Disabled guns still illegal for those ineligible for firearm possession: Minnesota Supreme Court

Those ineligible to carry a firearm due to a previous violent conviction are also ineligible to carry disassembled gun parts that could be used to create one, according to a recent Minnesota Supreme Court opinion.

The opinion, filed on Sept. 27, responds to an Appellate Court decision and affirms that Minnesota Statute criminalizes the possession of a firearm by a person convicted of a crime of violence, and a group of disassembled and incomplete shotgun parts can be classified as a "firearm."

In a 4-3 ruling, the majority opinion ultimately supports the previous court conviction of Corey Lynden Stone, after law enforcement investigators found a disassembled 20-gauge shotgun in a backpack believed to be Stone’s in August 2020. At the time, Stone was ineligible to possess a firearm because he was previously convicted of a crime of violence.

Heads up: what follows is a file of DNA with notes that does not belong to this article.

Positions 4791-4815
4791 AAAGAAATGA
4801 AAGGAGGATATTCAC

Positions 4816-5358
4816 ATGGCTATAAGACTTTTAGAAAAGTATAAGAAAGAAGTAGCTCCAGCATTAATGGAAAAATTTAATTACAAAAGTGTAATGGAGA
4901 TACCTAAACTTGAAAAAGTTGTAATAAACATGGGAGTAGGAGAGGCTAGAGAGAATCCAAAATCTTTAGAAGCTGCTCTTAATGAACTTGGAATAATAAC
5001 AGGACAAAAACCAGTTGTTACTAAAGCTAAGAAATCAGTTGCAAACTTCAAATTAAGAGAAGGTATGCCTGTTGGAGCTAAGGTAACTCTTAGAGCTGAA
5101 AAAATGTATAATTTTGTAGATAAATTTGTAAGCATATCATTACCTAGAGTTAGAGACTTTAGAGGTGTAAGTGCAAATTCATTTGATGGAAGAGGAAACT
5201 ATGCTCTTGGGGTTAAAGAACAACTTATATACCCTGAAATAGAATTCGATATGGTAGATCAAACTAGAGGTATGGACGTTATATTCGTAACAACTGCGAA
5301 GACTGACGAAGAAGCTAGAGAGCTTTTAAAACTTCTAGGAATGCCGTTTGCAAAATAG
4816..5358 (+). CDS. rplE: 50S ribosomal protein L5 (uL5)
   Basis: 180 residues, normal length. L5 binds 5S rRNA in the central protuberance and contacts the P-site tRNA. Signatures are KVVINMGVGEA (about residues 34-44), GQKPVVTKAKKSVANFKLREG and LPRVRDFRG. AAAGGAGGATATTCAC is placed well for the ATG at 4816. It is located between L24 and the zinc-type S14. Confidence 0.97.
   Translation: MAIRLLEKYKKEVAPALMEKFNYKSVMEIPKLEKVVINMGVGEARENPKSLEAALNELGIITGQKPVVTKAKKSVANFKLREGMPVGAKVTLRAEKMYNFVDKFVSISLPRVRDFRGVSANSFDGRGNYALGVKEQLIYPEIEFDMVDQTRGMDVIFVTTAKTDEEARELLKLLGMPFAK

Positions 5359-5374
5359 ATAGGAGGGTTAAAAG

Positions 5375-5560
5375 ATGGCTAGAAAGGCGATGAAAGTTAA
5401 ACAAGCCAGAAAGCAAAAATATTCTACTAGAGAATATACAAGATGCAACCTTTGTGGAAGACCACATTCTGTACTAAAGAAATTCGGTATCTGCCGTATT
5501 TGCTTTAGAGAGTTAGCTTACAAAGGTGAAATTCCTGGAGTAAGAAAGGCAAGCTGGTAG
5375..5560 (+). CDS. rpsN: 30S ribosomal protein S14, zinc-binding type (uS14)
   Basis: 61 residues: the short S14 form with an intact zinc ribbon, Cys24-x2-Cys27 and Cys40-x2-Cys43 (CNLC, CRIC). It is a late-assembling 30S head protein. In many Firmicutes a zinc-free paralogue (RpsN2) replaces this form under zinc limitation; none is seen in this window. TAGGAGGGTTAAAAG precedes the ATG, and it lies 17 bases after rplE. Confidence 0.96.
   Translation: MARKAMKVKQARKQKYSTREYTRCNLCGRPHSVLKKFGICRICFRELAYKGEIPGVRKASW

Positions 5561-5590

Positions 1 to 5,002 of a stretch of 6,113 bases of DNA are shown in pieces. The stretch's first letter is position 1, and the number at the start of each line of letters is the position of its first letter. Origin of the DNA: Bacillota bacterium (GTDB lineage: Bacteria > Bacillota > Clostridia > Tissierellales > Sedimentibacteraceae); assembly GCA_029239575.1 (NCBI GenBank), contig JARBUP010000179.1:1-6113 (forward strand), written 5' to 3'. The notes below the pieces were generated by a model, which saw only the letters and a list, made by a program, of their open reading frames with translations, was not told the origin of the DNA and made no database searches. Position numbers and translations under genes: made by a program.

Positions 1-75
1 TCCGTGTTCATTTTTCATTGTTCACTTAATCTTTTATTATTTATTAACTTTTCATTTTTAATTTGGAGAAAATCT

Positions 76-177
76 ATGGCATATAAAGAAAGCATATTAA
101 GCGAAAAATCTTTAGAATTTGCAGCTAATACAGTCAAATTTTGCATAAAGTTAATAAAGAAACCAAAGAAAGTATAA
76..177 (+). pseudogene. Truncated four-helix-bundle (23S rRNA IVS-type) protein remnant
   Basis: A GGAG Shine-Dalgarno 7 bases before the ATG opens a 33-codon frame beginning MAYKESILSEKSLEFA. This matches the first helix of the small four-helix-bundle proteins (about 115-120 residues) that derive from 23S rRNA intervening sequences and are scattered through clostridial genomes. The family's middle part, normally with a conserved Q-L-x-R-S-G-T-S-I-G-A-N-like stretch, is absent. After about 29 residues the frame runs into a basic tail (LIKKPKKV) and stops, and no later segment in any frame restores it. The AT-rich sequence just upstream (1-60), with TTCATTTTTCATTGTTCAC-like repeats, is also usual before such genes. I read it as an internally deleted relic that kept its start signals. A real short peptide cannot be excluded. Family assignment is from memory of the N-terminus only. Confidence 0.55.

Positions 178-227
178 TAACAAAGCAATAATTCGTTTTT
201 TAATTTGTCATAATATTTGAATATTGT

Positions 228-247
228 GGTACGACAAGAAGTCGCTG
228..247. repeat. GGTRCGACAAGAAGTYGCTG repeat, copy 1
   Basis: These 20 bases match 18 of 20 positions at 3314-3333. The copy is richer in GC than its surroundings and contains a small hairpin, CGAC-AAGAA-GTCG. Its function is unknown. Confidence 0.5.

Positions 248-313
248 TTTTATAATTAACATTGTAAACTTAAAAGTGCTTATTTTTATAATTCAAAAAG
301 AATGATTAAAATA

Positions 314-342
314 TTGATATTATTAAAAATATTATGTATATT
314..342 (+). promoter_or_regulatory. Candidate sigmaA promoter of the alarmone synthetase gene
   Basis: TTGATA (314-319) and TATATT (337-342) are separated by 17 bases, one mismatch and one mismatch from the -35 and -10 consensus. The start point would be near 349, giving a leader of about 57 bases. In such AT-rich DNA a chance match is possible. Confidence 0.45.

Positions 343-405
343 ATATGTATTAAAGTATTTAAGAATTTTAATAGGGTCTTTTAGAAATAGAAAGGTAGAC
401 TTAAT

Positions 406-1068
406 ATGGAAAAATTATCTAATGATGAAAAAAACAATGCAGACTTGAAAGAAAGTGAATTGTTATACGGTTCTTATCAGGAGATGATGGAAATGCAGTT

According to the opinion, a forensic scientist with the Minnesota Bureau of Criminal Apprehension (BCA) successfully used a bolt and a washer from a similar firearm to fully assemble and successfully fire the shotgun found in the backpack.

In the preceding opinion, the Court of Appeals affirmed Stone’s conviction, concluding that a group of unassembled and incomplete shotgun parts is a "firearm" within the meaning of the statute, so long as it's possible to assemble the parts into a firearm.

The dissenting opinion by three judges disagreed with the ruling, stating in part, "The reason the Legislature prohibits persons who have been convicted of a crime of violence from possessing a firearm is because it is concerned that the person will use the firearm as a weapon and hurt someone. A person who has some of, but not all of, the parts of a firearm such that the firearm cannot be assembled sufficiently to be used as designed - as a weapon - does not possess a firearm."